Graduation and giving back

Fallon was introduced to a world of study through the OFP. Having only one class left to complete his mathematics major, he spent his senior year taking education and English classes.

“I learned how to teach and how to communicate,” he said about his senior year.

Fallon was accepted into Harvard Business School, but after two days in Cambridge, MA., he felt that he needed more time to mature and reflect. He joined the Peace Corps and arranged to return to Harvard later. He served in Western Samoa for four years, teaching math and science to secondary school students.

While in service, another Peace Corps volunteer arrived with the task of transforming the grassy airstrip Fallon flew in on into a real airport, complete with a concrete runway.

“He kept talking about things like capital markets, project financing and indemnities; it was all Greek to me. It dawned on me that this is why people go to business school—to enact big changes.” After Fallon completed his service, he reapplied and returned to Harvard. He earned his MBA in 1975.

Leading with strategy and navigating complex transactions are skills Fallon uses every day as CEO of Phosplatin. His unique OFP-infused education and his experiences abroad gave him these skills, he said.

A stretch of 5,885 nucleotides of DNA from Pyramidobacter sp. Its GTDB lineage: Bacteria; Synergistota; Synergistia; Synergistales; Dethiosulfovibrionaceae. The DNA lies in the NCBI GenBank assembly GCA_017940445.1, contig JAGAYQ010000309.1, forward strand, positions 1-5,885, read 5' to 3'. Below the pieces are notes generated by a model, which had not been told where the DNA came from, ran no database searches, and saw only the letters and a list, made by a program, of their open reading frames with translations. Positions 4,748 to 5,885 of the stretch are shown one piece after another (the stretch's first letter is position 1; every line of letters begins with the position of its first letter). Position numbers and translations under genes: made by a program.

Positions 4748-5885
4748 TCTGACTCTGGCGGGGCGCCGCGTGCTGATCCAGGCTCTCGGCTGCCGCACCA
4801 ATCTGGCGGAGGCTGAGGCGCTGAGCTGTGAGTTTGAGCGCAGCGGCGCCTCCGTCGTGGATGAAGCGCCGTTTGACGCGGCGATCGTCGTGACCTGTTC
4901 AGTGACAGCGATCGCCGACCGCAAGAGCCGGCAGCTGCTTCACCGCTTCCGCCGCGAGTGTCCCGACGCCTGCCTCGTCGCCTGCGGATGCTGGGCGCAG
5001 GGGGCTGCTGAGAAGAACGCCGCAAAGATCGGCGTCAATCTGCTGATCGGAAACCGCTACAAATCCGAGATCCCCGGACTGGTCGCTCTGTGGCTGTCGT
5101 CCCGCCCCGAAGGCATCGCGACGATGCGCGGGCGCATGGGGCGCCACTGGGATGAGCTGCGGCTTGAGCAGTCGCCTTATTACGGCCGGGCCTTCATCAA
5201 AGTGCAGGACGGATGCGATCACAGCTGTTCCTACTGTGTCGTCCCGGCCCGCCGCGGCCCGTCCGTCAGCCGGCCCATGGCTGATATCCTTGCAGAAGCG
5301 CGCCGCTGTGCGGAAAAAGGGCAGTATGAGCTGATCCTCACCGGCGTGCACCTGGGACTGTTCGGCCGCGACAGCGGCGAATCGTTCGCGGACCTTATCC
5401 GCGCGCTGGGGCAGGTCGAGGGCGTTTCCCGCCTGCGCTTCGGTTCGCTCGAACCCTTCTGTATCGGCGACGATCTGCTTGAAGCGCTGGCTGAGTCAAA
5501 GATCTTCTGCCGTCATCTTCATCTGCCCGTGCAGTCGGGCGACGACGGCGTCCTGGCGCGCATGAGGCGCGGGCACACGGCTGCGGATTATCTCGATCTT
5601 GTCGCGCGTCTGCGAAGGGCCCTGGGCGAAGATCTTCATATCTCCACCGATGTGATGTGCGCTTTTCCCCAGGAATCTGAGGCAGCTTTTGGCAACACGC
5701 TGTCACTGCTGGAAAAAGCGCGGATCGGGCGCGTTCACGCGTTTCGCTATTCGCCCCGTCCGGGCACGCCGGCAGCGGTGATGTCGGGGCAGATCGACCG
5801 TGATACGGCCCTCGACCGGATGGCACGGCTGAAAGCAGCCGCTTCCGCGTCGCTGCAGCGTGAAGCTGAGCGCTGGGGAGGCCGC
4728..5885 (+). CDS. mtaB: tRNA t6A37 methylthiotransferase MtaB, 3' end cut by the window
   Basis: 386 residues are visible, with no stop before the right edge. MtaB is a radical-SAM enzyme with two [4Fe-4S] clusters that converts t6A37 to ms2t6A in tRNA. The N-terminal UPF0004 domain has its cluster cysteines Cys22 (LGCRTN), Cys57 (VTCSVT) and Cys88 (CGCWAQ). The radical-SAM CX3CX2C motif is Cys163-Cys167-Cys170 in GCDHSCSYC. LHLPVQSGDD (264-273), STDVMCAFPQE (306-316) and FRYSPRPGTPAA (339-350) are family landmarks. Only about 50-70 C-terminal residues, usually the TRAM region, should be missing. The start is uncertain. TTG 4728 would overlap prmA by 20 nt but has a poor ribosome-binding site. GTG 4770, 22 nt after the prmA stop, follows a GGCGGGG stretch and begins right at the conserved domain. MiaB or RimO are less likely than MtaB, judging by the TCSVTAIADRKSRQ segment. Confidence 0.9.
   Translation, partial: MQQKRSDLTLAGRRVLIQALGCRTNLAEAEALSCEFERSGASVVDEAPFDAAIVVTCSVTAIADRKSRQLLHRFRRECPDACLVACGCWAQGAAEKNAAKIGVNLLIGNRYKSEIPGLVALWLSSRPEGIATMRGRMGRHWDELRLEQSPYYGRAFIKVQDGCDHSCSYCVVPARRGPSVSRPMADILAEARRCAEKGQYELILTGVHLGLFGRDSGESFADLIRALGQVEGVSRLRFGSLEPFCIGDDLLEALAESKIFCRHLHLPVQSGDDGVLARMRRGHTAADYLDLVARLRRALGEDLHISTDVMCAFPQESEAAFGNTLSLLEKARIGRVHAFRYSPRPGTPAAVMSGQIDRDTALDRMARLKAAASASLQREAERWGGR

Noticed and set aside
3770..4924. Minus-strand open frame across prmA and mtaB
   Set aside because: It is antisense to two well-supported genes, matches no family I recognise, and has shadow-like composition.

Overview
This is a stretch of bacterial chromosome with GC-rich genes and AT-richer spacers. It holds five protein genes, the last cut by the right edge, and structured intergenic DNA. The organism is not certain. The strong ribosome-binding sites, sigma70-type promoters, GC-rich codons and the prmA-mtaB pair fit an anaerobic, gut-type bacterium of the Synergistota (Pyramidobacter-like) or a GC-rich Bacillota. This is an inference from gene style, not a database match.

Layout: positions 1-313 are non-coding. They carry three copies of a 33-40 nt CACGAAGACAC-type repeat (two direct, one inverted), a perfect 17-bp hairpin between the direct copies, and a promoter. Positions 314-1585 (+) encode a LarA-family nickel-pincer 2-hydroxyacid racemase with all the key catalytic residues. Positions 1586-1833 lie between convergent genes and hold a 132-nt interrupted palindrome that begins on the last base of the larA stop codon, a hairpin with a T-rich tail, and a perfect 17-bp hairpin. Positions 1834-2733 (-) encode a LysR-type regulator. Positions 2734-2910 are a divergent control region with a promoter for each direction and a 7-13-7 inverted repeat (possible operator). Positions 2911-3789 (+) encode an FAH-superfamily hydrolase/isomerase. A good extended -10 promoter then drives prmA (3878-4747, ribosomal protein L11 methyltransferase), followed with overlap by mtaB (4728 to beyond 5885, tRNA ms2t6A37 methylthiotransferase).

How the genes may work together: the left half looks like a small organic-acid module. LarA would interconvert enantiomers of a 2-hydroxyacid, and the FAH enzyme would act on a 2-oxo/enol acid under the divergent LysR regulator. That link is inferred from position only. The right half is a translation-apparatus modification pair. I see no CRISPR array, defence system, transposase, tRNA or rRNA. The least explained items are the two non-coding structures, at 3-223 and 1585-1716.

“For me, the Ohio Fellows Program was the true embodiment of an ideal education system. If you fully embraced it, you came away forever influenced,” he said.

To read any of the previous stories in the series about Ohio University's Ohio Fellows Program, please click the title of the story below:

Ohio welcomes back 60s-era program for students born to lead: July 9

Two Ohio Fellows alumni still learning lessons: Sept. 11

Alumnus grateful for unique opportunity at OHIO in 1960s: Oct. 4

An Ohio Fellows Program alumnus journeys full circle into a life of service: Nov. 12

Ohio Fellow Program central to alumnus’s identity: Nov. 18